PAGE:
Highlights from Time Warner 2Q07 Earnings Call August 2, 2007Posted by David Card in Media.
Details are here. I’m going to focus on AOL’s ad revenues, because that’s the most interesting topic, and the one TWX got grilled on.
From the call, and from looking at the 10-Q, it seems that there are some hiccups in the transition. I still buy that AOL is on the right path — and its acquisition of Advertising.com is looking very smart — but after a healthy growth spurt, AOL is looking decidedly Yahoo-like. That’s not all good, but it’s not all bad, either.
2Q07 Ad $$, growth year over year:
– US ex-TAC (that is, minus the revenue shared with network partners, or, the number we use for market share) $329M, up 12%
– Total ad revenue: $522M, up 16%
– Display ads on AOL properties: $221M, up 15%
– Paid search on AOL (Google-powered): $156M, up 6%
– Network partners $145M, up 32%
– A single network partner (gee, could it be MySpace?) $48M, up 33%
– Guidance: growth for the rest of the year will look like this quarter, not like last (40%); and we don’t expect to outperform the market anymore.
Let the ‘splainin’ begin:
Execs said AOL re-designed search, and there was a bad lull both in usage and by advertisers, in the middle of the quarter. They claim traffic and query counts are now back.
Likewise, major sections got re-designed (e-mail, health, music, autos), which had a similar effect on both users and advertisers. But page views are actually up for the first time since the new strategy was unveiled. Execs claim that real pageview growth, after accounting for comScore changes, was up 4% sequentially.
E-mail page views are a leading indicator. They’re up 27% sequentially. They also account for 43% of pageviews. Ugh. Execs think they can monetize mail via behavioral targeting (partially via recently acquired Tacoda), but also by other tactics.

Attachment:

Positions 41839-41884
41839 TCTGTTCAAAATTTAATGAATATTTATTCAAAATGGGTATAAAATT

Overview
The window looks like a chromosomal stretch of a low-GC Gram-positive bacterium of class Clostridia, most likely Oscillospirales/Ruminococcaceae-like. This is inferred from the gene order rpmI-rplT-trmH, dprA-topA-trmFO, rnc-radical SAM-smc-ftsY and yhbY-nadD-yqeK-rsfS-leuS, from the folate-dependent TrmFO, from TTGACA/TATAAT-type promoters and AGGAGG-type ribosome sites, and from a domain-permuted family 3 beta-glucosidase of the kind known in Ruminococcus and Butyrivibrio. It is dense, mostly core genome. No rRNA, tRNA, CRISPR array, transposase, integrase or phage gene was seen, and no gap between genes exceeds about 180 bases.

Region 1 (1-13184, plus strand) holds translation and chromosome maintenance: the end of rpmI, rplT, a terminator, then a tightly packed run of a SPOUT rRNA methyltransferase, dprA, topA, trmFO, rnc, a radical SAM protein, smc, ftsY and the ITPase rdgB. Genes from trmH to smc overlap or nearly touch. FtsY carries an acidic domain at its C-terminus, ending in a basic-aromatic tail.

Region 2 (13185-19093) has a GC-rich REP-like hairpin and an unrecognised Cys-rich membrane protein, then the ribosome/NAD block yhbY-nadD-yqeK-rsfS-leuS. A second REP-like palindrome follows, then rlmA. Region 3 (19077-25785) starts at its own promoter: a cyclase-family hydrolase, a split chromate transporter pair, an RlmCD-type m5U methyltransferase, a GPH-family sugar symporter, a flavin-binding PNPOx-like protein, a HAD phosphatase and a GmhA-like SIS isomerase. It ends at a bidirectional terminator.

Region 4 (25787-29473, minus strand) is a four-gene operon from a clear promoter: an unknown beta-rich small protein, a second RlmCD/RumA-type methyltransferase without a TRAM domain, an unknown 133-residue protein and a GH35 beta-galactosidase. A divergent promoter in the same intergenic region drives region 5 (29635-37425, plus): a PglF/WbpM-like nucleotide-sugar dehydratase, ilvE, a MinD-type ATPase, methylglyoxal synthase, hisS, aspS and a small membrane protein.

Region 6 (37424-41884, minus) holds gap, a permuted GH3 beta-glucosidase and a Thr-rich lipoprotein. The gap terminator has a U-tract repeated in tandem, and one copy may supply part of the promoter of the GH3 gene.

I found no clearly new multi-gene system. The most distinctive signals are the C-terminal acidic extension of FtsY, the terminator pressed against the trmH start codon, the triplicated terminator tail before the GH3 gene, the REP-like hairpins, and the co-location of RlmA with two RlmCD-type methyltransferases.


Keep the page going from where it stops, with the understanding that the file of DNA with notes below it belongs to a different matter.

AOL claims 21M registered users (10.5M free; 11M still paying for access), so targeting should be possible.
Blah blah. Somebody finally asked about display ad pricing. Execs claimed that wasn’t a problem, but that it was working hard on platform efficiencies that would help both AOL and the network partners. I say the same thing as I said about Yahoo: either you’re not targeting well enough or your inventory is too expensive.
Time Warner Cable:
– triple play – 13% penetration
– Digital – 7.7M, 184K net adds, 58% penetration
– Broadband – 7.2M, 188K net adds, 28% penetration
– VOIP – 2.3M, 241K net adds, 12% penetration
Day-and-date VOD trials. Take rate is 50% higher than average. Still isn’t affecting DVD sell-through. Is affecting DVD rental, but who cares, that’s Blockbuster’s problem, and margins are three times higher.
Turner networks did great in the cable upfront (high single digit growth). Kids fairly week, though. Scatter looks good, and political advertising should start in Q4.
Ad sales on digital magazines, driven by People.com and CNN Money, are growing fast enough to offset print magazine declines.
DVD pricing may look bad, but it’s because of mix issues: a lot of catalog sales this Q. New titles coming.